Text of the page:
Background Identification of people with deteriorating health is essential for quality patient-centred care and optimal management. The Supportive and Palliative Care Indicators Tool (SPICT) is a guide to identifying people with deteriorating health for care planning without incorporating a prognostic time frame.
Objectives To improve renal nursing staff confidence in identifying patients approaching end-of-life and advocate for appropriate multidisciplinary care planning.
Design This pilot feasibility prospective cohort study conducted in the renal ward of a major metropolitan health service during 2019 included a preintervention/postintervention survey questionnaire. A programme of education was implemented training staff to recognise end-of-life and facilitate appropriate care planning.
Results Several domains in the postintervention survey demonstrated a statistically significant improvement in renal nurses’ perception of confidence in their ability to recognise end of life. Of the 210 patients admitted during the study period, 16% were recognised as SPICT positive triggering renal physicians to initiate discussions about end-of-life care planning with patients and their families and to document a plan. Six months poststudy, 72% of those patients recognised as SPICT positive had died with a documented plan of care in place.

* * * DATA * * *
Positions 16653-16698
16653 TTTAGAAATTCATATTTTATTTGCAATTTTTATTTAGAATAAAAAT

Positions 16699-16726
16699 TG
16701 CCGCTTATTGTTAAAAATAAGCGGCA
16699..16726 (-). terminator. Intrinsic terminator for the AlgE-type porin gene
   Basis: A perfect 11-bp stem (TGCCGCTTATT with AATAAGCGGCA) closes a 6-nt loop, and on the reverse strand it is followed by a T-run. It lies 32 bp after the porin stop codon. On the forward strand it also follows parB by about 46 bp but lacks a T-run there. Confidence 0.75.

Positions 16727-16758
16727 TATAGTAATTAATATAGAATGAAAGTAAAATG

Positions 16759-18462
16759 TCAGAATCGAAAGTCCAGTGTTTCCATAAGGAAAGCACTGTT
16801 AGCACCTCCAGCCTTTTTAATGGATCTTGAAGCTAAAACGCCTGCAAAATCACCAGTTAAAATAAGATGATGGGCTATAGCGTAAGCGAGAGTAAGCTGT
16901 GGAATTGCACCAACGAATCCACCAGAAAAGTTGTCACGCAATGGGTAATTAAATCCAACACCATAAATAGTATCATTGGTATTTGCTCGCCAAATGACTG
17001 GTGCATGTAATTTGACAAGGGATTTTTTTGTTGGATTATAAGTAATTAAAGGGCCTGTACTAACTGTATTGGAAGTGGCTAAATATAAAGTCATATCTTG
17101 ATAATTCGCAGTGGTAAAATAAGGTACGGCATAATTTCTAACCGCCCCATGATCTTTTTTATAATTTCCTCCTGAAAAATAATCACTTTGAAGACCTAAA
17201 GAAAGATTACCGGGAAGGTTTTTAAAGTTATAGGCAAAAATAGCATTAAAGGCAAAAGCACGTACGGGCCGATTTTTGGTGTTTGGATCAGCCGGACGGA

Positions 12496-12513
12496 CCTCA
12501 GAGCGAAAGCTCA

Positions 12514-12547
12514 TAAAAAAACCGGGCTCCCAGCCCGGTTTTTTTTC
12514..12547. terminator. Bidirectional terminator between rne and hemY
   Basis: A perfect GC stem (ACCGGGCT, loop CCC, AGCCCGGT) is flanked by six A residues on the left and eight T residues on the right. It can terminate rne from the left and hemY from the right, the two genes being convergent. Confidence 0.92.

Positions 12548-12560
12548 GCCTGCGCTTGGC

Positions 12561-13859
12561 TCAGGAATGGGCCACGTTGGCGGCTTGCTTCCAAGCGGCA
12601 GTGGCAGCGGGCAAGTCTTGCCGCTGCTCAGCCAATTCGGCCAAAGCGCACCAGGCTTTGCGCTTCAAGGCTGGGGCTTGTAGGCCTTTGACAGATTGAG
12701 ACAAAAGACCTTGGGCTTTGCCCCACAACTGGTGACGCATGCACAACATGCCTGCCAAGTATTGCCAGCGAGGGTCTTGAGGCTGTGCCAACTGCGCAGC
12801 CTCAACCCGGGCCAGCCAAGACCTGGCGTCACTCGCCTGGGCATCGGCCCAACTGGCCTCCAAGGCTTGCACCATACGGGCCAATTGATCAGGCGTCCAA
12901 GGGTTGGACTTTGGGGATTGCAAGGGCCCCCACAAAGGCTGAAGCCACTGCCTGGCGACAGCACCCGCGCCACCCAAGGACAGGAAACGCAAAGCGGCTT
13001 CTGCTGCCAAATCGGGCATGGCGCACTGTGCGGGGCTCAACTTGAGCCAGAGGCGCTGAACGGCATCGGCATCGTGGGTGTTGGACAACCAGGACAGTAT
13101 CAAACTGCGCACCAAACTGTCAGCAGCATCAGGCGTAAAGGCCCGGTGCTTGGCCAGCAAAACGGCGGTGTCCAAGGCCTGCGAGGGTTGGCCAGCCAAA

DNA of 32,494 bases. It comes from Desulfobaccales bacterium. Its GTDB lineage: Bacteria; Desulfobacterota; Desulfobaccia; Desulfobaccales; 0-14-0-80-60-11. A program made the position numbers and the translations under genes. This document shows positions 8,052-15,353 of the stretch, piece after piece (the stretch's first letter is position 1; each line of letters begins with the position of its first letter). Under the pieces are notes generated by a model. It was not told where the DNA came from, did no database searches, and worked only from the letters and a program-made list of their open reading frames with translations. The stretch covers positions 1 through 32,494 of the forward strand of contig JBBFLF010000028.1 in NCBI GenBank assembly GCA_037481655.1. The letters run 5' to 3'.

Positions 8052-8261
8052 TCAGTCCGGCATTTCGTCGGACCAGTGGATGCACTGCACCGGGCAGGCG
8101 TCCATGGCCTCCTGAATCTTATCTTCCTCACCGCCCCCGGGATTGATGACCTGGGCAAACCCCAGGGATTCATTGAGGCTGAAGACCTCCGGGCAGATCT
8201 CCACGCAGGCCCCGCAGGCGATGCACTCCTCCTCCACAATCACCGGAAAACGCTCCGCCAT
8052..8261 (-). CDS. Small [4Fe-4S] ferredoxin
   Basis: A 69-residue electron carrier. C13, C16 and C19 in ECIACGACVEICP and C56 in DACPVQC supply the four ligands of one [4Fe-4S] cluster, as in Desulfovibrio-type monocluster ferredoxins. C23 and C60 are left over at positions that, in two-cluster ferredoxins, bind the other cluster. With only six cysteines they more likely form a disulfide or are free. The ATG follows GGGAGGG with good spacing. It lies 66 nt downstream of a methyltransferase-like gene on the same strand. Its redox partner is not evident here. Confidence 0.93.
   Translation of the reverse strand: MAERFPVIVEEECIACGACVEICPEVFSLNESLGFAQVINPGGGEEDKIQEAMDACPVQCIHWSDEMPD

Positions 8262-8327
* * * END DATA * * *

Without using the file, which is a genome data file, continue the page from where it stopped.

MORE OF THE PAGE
Conclusion The use of SPICT for hospital admissions and the application of education in topics related to end-of-life care resulted in a significant improvement in nurses’ confidence in recognising deteriorating and frail patients approaching their end of life. The use of this tool also increased the number of deteriorating patients approaching end of life with goals of care documented.
- renal failure
- end of life care
- clinical assessment
- education and training
- supportive care
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Contributors LL conceived and conducted the research and contributed to the manuscript, KH contributedto the manuscript, SC contributed to the manuscript and AE analysed the data, RL and CDcontributed to drafted the manuscript and with staff education.
Funding The authors have not declared a specific grant for this research from any funding agency in the public, commercial or not-for-profit sectors.
Competing interests None declared.
Patient consent for publication Not required.
Ethics approval This study was approved for ethics and governance by the Central Adelaide Local Health Network (CALHN) Human Research Ethics Committee (reference number HREC/18/CALHN/771).
Provenance and peer review Not commissioned; externally peer reviewed.
Data availability statement All data relevant to the study are included in the article or uploaded as online supplemental information. Deidentified participant data.
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